Traditionally, Catholic worship has always valued the beauty of the created world and delighted in the use of all the senses. Will our experience of COVID-19 and the restrictions it has placed on the world about us mean that we shall shrink and shrivel so much that we forget that? The smell of flowers, candle-wax and incense, the feel of wood and stone, the vibration of the organ, even the off-notes of the singing, the motes in the sunbeam as it splashes onto the floor or the drumming of raindrops on the roof are as much part of our experience of worship as concentration on the action of the priest or hearing the words of scripture or sermon. The being with others, united in purpose, experiencing all these things in different ways but at the same time, is intrinsic to our experience of beauty in church and of the divine beauty the Church exists to mediate. Can we do that in a Church starkly divided into clerical and lay, young and old, healthy and sick, to a degree we have not experienced before? Crucially, can we do that in a Church where privatisation of the experience of liturgy (as in live-streamed worship, where the worshipper decides which liturgy to follow and when, rather than simply forming part of a local community) is part of the ‘new normal’? How creative can we be, as distinct from merely being novel? Will we give time and effort to beauty or not?
I am sure I have not written as plainly or intelligibly as I should have, but I have tried to be brief. Here at the monastery, we are trying to work out our own answers to these questions and it is very much a work in progress. We shall probably make many mistakes along the way, but beauty matters — no matter how much it costs. The jar of nard broken and poured may yet fill the whole world with its fragrance.
I’ve been thinking a lot about forgiveness recently. Partly, I know, it is the effect of reading or listening to the news in the light of our readings from scripture and the Rule of St Benedict; partly it is the effect of knowing my disease is progressing and my not wanting to die burdened with a refusal to forgive others; mainly, however, it is the experience of myself being forgiven that weighs with me. I can look back on my life and see how often people have given me the benefit of the doubt, granted me a second chance, just put up with me — especially those who have treated me the best when I’ve behaved the worst, i.e. the community I live with.
This morning, however, I admit to feeling discouraged. Recently I was sent a letter by someone I don’t know. It was a courteous and kindly letter, urging me to reflect on what the writer perceived to be the errors of Christianity and embrace Islam. My first thought was, if only some Christians were as courteous how much better would be the impression we give of our faith. I said as much on some Social Media accounts. Most people got my point (though not, I suspect, those with a tendency to rant and rave!). Others either didn’t, or decided to use the opportunity to voice their own views of Christianity and Islam. Unfortunately, that’s where prejudice and fear began to raise their heads. It hasn’t got too bad, but I may have to step in and delete my original post because, as I often have to say, I don’t want that kind of negativity on any of my Social Media accounts. Informed debate (even, let’s be honest, on some matters, ignorant debate) is fine; attacks on others aren’t; and the historian in me bristles when old chestnuts are brought out with little regard for their validity.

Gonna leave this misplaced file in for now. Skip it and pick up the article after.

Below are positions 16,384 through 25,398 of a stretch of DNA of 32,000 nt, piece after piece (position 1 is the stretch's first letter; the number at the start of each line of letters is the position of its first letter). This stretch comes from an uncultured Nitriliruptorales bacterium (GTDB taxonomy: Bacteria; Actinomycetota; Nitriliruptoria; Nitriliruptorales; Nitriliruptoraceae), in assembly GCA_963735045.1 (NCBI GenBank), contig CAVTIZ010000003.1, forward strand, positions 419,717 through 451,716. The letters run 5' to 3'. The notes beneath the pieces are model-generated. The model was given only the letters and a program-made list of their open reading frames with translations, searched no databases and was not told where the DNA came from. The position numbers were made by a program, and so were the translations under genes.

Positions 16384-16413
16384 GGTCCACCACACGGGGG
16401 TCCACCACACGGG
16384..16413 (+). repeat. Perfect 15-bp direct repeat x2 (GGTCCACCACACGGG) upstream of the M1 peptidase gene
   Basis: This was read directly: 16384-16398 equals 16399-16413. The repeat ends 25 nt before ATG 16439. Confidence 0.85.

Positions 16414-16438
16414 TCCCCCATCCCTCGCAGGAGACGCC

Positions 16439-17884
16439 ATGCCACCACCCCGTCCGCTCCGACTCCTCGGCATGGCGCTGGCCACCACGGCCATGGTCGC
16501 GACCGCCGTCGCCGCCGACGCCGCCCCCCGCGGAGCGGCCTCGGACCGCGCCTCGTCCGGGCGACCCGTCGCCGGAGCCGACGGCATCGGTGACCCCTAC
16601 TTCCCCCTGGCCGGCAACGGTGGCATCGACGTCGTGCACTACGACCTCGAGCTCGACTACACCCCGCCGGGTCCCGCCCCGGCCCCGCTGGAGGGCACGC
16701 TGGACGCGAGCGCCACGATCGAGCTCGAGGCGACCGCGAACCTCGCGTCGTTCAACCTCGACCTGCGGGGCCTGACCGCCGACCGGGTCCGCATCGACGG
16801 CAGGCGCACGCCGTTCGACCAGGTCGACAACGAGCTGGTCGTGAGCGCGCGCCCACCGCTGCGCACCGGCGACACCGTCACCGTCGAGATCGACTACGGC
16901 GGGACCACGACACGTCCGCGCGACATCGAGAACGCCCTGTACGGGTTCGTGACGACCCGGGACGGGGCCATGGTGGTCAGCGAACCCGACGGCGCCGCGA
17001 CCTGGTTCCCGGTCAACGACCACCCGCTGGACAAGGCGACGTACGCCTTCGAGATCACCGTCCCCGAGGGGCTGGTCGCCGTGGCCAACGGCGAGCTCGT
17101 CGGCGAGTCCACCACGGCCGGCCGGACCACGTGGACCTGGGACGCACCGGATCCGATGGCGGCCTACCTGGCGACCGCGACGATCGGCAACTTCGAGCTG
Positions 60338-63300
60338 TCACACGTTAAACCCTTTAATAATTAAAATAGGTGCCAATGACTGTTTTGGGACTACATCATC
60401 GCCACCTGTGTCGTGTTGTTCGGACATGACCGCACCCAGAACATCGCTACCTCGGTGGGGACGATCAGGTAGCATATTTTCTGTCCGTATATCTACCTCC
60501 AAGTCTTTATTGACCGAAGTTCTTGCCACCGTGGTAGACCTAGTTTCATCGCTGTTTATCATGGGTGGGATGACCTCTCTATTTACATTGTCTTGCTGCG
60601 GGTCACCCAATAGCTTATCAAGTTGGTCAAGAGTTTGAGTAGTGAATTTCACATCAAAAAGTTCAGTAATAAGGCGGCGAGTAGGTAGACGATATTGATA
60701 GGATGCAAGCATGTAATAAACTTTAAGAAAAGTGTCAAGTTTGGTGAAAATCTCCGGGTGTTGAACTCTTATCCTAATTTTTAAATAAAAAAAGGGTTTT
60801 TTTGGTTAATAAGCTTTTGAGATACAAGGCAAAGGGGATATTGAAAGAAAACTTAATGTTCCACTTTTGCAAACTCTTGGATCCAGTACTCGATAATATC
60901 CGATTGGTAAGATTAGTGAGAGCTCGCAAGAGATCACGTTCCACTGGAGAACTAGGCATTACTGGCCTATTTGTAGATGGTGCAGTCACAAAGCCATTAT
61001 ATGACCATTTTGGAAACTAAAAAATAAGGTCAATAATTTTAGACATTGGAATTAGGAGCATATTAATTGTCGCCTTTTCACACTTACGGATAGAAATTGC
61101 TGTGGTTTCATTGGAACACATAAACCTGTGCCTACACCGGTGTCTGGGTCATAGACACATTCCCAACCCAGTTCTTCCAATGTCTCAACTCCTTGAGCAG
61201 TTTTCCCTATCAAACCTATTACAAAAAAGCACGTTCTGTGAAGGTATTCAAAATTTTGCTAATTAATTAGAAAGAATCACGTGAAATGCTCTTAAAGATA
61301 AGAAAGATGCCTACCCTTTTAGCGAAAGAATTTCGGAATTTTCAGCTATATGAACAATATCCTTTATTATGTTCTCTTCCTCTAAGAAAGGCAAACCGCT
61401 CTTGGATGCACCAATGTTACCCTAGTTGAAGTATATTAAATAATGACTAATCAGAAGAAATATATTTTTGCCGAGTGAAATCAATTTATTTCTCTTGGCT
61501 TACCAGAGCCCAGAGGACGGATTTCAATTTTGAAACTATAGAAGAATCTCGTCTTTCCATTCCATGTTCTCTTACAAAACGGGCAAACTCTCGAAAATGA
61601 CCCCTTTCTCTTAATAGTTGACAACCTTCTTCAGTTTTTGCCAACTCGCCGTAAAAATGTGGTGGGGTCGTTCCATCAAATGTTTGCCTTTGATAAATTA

Prejudice is, quite literally, a judgement made in advance of the facts. It means a preconceived idea based neither on reason nor experience. It is usually, but not always, hostile and often proceeds from fear. Frequently, there is a small smattering of truth contained within it: not enough to justify it, but enough to give it a slight appearance of reasonableness. So, for example, we can say that politicians are self-serving. Some are; most aren’t; but the idea is current because of recent high-profile cases of corruption in high places both in this country and elsewhere. Our prejudice against the political class can be said to proceed from fear of its power over our lives. (Please note, I’m saying this by way of example because I don’t want to be drawn into specifics by those who take everything literally.)